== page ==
Sunday, June 21, 2015

Selvages and Paper Dolls…



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A fiber arts group I belong to has a monthly challenge to make a small journal quilt (8 1/2” x 11” or so) designed around a theme. I like to participate and use the small project as an opportunity to try new techniques, or to incorporate small bits of things I’ve accumulated in the sewing room. This time our theme was “Memories”. I was a great fan of paper dolls when growing up, and have fond memories of cutting them out and playing with them for hours upon hours. So when I found some cute images of Dolly Dingle, a character designed by artist Grace Drayton in the 1930s, I wanted to include one in my journal quilt. The characters she designed became the iconic Campbell Soup Kids, but were also a series of paper dolls, and even a series of embroidery patterns for redwork blocks. I never had the Dolly Dingle paper dolls, but did make a few of the embroidered blocks. I printed this Dolly Dingle image on fabric and placed it on a background made from selvages. Isn’t it funny how we have memories of our fabrics? So often when looking at someones scrappy quilt, I’ll hear quilters say, “Oh I had that fabric!” Often I say it myself, and may even remember where I bought it! So these memorable selvages got included in the piece. I also added a vintage hankie- remember when your great-aunts had all those lovely hankies in their purses? I used to select hankies for “grandmother gifts” from beautiful stacks in department stores. One challenge for me was to practice “writing” with my sewing machine, and using the twisted fabric “rope”  (shown in my previous post) for the binding. A little button trim, and I called it done. We haven’t discussed what to do with all these journal quilts yet, but we’re  sure having fun making them. I think I’d like to bind mine into a book at the end of the year. Next up- July and “The Beach”. Ideas are percolating already.


Tuesday, June 9, 2015

Paper and Leather and Fiber… and More!



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Piecing and sewing large quilts is a long-term effort for me. So there are many times when a small project in another medium that I can make quickly piques my interest. Such was the case with this decoupage initial members made at a recent quilt guild meeting. Of course we kept it “quilty” by cutting quilt images from catalogs and old magazines. The letters are lightweight papier mache ones from the craft store. This was a fun patchwork project of a different sort.


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And then I saw a tutorial on making fabric twine from narrow strips. Of course I had to give it a try. The twine goes along quickly and is good handwork for watching tv or a movie. Before I knew it, there were yards and yards of pretty fabric twine. I used some as an edge finish on a journal quilt which I’ll show here in my next post. And the rest is just sitting and looking pretty, awaiting use in some other project.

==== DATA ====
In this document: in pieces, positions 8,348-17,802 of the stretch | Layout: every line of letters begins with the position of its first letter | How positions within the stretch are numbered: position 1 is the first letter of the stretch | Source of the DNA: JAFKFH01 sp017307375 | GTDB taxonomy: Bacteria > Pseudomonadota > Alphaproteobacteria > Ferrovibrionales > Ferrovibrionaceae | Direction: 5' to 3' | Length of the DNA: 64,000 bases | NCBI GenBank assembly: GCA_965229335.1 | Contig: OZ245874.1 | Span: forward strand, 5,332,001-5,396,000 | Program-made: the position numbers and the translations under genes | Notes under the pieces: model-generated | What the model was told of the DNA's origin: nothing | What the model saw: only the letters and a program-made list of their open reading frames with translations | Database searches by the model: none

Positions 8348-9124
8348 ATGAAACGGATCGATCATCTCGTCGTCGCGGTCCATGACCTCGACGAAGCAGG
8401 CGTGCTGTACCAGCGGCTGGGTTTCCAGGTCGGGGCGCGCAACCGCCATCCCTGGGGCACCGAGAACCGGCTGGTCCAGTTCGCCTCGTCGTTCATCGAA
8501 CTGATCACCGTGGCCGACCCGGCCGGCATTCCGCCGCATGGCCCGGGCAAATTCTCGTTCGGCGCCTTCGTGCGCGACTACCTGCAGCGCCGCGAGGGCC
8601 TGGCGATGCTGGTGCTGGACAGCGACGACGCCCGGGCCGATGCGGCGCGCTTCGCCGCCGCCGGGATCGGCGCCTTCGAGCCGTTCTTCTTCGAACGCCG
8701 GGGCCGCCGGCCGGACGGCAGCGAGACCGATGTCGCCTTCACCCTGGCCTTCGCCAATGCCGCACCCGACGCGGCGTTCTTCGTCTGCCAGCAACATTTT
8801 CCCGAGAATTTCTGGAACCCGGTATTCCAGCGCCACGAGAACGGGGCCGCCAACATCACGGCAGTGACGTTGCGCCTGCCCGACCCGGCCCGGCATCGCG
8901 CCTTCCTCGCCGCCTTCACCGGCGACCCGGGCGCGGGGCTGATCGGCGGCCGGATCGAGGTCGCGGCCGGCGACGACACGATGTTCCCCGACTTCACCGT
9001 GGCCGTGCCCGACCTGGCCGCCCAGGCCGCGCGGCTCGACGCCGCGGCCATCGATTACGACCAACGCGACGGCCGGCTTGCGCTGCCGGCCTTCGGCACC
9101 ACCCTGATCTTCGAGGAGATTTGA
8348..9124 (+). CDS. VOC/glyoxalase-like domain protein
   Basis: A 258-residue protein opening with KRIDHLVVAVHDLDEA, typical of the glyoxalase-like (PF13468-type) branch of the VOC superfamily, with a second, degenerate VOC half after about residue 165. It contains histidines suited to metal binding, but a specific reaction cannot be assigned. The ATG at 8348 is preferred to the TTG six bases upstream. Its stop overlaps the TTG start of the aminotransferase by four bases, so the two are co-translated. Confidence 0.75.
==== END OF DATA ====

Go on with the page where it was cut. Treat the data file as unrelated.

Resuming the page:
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There’s a bag full of strips, so I’m sure I won’t stop making the fabric twine until… who knows? I think it will make nice tie closures for fabric journals, so it's likely to come in handy.

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Here’s new life for old tee-shirts. In Alma Stoller’s STITCHED online class, she offers some tutorials for making soft beads from strips cut from tee shirts. They’re chunky, clunky, and soft. And again, I think I’ll use them to embellish bindings or closures for journals.

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I was recently invited to spend a day learning to craft a bracelet from old leather belts at Goatfeathers Studio. We crafted, painted, visited, and had a lovely lunch plus a tour of the studio. It was certainly my idea of a lovely day out! This is my bracelet resting atop a gift bag I painted with a Dresden Plate design. I stockpile and recycle gift bags by painting them with gesso and then adding some colorful painted or stamped images.

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One of the participants in our recent Fantasy Fish workshop gifted me with this theme-related coaster featuring the artwork of Leoma Lovegrove. She has an entire line of products available at Beall’s stores. My quilting friend was wearing one of her tee shirts with a similar fish image on it. I may need to find one of those. I love the colors in Leoma Lovegrove's work. So while I don’t turn out quilts very quickly, you can see there’s never a dull moment in my sewing room. I believe my tombstone should say “She wanted to make one of everything.” I’ve certainly got enough stuff in the sewing room to do so!